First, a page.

Businesses are only as good as their people. Many struggling businesses have toxic cultures, or at least not positive ones. Even many successful companies have cultures that aren’t healthy. How can a positive culture help your business talent? Read Laura’s story to find out.
Laura is a successful designer. She has had success in the past with running her business. However, Laura recently hit a wall. One of her largest clients went out of business, building pressure on her brick and mortar store. Not only are department stores getting hit with e-commerce, but also from boutiques. Both offering a more personalized approach, and Laura was caught in this maelstrom.
Laura realized that the market was shifting. She knew she needed to do something about it, but unfortunately, there was never time to change. Then suddenly, she had plenty of time on her hands. Laura’s business culture had suffered over the years. Fashion is competitive. Because Laura didn’t have time to actively cultivate a https://prostrategix.com/set-your-business-up-for-success-culture/, unfortunately, a negative one took root in her business. The problems with the culture started to really take root as problems emerged.
The moment we entered Laura’s offices, we could tell the culture was off. No one was smiling. It just had one of those unwelcoming vibes. Before we even look at the financials, we asked a few questions about the business’s culture. We knew that without a positive culture shift, Laura’s business was in for a rough comeback. Everyone needed to get on-board, but instead, it felt like everyone wanted to jump ship. There was no collaboration with the rest of the staff. We had to act fast.
Sometimes the benefit of having an outsider is that they can be viewed as an impartial body. The talent at Laura’s company tend to be more open and honest than they otherwise would. It was critical to understand what it would take to keep people motivated and engaged or any turnaround plan would fail.
Not surprisingly people were scared. Would they lose their job? What’s going to happen?
A fear culture creates a walling off and a territorialism where distrust reigns. We are glossing over the details, but this is what was most important. We had to rebuild trust in order to build a positive culture for Laura’s business.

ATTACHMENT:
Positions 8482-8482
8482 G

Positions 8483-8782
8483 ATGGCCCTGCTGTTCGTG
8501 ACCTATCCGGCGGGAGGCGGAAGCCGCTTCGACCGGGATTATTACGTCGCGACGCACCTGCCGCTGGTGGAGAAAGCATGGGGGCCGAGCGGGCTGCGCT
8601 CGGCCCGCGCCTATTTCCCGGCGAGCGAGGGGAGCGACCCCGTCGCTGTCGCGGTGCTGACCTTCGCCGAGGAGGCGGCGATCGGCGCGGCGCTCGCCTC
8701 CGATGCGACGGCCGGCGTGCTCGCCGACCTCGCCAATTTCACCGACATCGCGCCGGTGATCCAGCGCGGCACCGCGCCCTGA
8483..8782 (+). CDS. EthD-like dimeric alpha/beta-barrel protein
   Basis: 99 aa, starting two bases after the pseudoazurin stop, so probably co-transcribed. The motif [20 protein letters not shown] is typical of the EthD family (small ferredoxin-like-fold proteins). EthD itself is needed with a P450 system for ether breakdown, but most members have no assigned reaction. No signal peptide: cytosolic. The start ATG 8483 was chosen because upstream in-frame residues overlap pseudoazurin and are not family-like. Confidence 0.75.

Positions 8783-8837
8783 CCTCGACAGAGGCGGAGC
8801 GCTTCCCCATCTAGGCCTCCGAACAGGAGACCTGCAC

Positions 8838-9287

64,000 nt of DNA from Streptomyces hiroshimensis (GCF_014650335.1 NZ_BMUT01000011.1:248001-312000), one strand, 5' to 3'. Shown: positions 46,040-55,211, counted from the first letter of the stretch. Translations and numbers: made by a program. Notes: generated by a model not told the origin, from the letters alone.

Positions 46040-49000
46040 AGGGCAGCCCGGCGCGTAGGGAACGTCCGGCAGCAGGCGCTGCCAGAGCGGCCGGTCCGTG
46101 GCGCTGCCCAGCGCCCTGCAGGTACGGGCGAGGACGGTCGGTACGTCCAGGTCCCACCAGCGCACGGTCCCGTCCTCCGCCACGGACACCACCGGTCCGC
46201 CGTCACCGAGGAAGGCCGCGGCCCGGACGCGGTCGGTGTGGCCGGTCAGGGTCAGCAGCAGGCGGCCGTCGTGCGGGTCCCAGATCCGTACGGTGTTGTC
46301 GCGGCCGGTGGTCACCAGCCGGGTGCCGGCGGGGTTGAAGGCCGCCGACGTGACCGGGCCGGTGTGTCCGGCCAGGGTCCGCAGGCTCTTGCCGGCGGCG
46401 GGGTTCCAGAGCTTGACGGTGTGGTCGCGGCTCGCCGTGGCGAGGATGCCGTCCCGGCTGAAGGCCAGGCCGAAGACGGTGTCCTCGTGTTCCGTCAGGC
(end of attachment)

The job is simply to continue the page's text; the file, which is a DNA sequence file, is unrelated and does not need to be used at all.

The first way to build trust is to exhibit it yourself. Laura was comfortable in sharing where the business stood, but she had to do it herself. Laura got honest about the financials with the staff. We were honest about cuts. We were brutally honest about the culture and how it had to change. We also used a reward-system to encourage those behaviors. As we consider cuts, those that exhibit these behaviors would be viewed more favorably than those who did not. I know you may think that wasn’t very positive, but you need to understand where we were. It was a band-aid that had to come off.
Engaging the team in finding solutions to the culture problems would be more effective than hoisting the recommendations on them. Therefore, we created 4 teams, each focusing on a different area (cost, new business, etc.). We knew we need to facilitate them to ensure the behaviors that we wanted to encourage we expressed.
It was rough for a bit. But simple things worked wonders. For example, we had a “happy hour” after each team was complete, a reward to give them a shot at enjoying the workday. This was novel for Laura’s employees. We installed a rented foosball table to have team tournaments after work. We did several things this simple, and effective tools got the teams to engage and build positive relationships. As the business grew together, their culture grew more positive. Eventually we knew who to delegate tasks to and more when it comes to the staff.
It took a while, but eventually, the new culture began to emerge. For some, the culture change was too much, and they left or were let go. But we were left with a highly motivated and engaged team. They were excited about executing the plans they helped build. Each team got to present to Laura. Laura was coached on how to give feedback and, in the end, all the pieces started to come together.
Once the new culture started to take root, the turn-around gained speed. We won’t lie. It was a tough first six months, but the second were much better. We had retained the talent we needed to retain. After a year, we could see the impact that the work we did was having on the business. We’re happy to say that Laura is doing well. She recovered from that major setback, and now she’s back on the path to growth.
Brian Cairns, CEO of Prostrategix Consulting. Over 25 years of business experience as a corporate executive, entrepreneur, and small business owner. For more information, please visit my LinkedIn profile